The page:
While many fantasize about owning their own private island, one technology company billionaire has taken a step in that direction.
Larry Ellison, CEO of Oracle, has purchased 98 percent of the island of Lanai, the sixth largest island in Hawaii. Reports indicate that the purchase costs around $600 million.
"We look forward to welcoming Mr. Ellison in the near future," said Neil Abercrombie, Governor of Hawaii, in a statement.
"Mr. Ellison has had a longstanding interest in Lanai. His passion for nature, particularly the ocean, is well known, specifically in the realm of America's Cup sailing."
The purpose in buying the island has been debated by some, with CNN saying it was either part of "the game of bragging rights" or as a way to financially save an island whose businesses have been losing money for some years.
Once known for its pineapple industry, Lanai has developed a history of connections with billionaires. Ellison bought the island, containing resorts and golf clubs, from fellow billionaire David Murdock, whose Castle and Cooke Inc. boasts of employing about half of Lanai's population. Lanai was also the location for the 1994 wedding of Bill and Melinda Gates.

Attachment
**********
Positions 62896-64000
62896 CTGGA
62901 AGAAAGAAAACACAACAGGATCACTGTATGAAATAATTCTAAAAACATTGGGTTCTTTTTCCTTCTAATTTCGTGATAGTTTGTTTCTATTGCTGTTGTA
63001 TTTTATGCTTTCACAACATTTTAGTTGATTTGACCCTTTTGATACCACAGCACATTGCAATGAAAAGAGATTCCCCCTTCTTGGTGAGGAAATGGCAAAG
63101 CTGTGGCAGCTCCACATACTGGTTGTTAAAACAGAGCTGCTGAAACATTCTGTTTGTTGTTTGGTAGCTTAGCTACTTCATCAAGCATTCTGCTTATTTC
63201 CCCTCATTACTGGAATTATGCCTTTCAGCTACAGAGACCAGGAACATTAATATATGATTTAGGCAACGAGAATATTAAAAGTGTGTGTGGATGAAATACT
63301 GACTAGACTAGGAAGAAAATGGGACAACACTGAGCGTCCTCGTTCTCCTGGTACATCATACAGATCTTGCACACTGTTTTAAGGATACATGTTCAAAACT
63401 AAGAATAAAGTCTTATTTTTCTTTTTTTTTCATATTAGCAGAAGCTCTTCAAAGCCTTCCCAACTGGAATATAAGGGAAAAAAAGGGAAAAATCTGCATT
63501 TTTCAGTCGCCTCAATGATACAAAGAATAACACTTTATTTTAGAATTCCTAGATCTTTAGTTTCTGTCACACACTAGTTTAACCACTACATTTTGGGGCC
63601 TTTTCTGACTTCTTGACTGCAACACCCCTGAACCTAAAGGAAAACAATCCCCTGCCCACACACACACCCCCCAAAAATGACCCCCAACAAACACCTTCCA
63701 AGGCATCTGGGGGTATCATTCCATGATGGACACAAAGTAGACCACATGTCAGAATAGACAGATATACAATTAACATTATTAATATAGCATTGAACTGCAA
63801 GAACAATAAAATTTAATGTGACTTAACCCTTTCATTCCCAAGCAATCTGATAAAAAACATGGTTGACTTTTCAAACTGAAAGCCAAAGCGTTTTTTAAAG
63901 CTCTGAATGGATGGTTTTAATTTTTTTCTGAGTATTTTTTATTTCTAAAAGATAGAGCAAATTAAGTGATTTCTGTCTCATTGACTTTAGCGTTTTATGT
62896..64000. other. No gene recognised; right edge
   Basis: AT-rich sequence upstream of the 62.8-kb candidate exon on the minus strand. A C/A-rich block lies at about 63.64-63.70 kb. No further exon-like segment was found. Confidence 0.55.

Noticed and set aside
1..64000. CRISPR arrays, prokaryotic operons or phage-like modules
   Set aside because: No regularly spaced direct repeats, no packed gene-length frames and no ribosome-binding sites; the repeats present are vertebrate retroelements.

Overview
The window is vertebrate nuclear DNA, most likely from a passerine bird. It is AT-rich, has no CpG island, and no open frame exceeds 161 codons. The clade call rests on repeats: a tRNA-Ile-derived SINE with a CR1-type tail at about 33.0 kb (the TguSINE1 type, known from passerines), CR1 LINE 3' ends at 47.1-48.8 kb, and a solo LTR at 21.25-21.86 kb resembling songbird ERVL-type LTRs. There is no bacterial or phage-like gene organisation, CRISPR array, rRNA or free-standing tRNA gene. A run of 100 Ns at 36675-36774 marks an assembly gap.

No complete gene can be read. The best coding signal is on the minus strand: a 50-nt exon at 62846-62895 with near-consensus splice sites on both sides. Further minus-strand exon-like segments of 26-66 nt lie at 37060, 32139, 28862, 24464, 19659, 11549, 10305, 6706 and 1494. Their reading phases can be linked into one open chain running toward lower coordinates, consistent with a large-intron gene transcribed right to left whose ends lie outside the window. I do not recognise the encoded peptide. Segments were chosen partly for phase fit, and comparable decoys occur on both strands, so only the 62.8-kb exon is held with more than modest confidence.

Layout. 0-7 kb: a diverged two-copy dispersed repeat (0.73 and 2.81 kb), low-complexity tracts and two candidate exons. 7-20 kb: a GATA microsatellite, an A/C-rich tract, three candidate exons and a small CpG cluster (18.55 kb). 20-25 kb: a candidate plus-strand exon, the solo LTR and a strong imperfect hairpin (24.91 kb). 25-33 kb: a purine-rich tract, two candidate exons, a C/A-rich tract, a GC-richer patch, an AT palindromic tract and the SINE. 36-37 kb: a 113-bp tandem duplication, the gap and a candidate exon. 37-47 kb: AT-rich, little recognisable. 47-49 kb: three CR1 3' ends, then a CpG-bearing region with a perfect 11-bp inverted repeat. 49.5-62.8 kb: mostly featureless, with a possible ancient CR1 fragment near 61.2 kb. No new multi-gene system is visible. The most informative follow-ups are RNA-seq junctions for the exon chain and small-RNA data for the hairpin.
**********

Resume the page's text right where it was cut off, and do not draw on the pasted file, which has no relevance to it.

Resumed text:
Some residents of the island have expressed concern over the purchase. Dorothy Lester, pastor at Lanai Union Church, told CNN about what some people have felt.
"There are people who have been waiting for the time when there would be a new owner of the island. There are those who are very anxious because David Murdock is the only person they remember who has been in control," said Lester.
Ellison's island purchase comes as his company continues to battle Google in court. Computerworld Australia reported that on Wednesday Oracle agreed to accept zero dollars in damages from Google over a suit made by Oracle over infringement claims.
While last month Google was cleared of most of these claims, the court concluded that Google did use Oracle's Java code for its Android product. Presently, Oracle is looking to appeal the zero damages decision to the Ninth Circuit Court of Appeals.
"The parties agreed we need to resolve the question of statutory damages now to resolve any outstanding issues in the final judgment," said Oracle lead attorney Michael Jacobs to the court.
In the meantime, Ellison can note that the 88,000-acre island he purchased is over 1,000 times larger than Virgin Group billionaire Sir Richard Branson's 74-acre Necker Island in the British Virgin Islands.